The events that happened next were many and not what I expected. There were many doctor’s appointments, biopsies, decisions, questions, and fear. My primary gynecologist was diligent and testing for everything possible and not once mentioned cancer. I could tell she was stumped when multiple medications did not work. I think cancer was in the back of my mind, but I didn’t allow it much room anywhere else. My schedule continued, running from appointment to appointment, trying to get everything done, and not pay attention to the pain I was feeling. I have a high tolerance for the hurting, but this was on a different level.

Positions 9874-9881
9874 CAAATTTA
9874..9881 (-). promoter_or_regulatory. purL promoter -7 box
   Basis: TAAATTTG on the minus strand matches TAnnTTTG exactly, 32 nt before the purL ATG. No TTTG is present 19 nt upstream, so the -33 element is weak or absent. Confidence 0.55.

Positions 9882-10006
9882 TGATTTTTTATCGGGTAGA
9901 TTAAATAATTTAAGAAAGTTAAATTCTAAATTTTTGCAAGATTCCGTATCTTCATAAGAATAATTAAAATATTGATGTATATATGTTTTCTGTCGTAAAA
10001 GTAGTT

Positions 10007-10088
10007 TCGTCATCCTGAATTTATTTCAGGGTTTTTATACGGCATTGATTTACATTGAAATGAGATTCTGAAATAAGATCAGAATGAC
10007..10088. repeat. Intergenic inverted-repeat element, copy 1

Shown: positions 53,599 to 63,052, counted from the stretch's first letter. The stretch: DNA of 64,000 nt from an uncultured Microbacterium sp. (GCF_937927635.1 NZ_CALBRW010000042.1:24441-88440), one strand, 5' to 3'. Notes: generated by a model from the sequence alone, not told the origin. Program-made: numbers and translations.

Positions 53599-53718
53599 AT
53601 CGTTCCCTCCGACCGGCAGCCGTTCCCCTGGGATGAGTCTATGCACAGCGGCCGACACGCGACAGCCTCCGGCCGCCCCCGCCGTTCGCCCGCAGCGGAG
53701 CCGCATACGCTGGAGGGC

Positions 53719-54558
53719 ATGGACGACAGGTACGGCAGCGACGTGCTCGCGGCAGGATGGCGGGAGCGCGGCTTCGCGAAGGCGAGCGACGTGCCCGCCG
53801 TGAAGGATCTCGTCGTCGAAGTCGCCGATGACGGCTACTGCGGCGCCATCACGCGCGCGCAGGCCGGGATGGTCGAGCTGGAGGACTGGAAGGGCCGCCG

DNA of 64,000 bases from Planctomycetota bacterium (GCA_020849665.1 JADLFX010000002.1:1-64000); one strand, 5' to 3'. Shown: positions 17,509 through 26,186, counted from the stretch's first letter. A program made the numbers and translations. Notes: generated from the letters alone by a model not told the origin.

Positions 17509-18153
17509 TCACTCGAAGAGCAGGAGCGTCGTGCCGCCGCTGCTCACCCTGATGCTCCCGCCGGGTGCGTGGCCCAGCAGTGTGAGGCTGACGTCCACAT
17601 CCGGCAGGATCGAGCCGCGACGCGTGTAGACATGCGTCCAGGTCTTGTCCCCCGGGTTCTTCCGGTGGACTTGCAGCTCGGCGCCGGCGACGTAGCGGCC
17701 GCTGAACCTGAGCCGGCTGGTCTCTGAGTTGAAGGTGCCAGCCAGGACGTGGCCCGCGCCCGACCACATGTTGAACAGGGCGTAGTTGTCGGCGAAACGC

When my doctor said she needed to do a biopsy, my mother’s eye surgeon also wanted her cornea transplant. What are you going to do? You schedule both. That day, I took Mom to surgery, took her home, got her comfortable, ran to my doctor, and preceded the biopsy. I had no idea how much this was going to hurt. She needed a uterine and cervical biopsy. I have never cried from any procedure I have needed in the office. I remember screaming and tears running down my face. Once it was over and I settled, I got in the car and drove back to Mom’s because her surgeon needed to check her cornea the same day of surgery. I took her to her appointment and back home. I was bleeding more than I thought I would. I left Mom and went home, only for her to call me a couple of hours later to say she wasn’t doing well. I went to her, and we ended up being up all night. It was quite the day.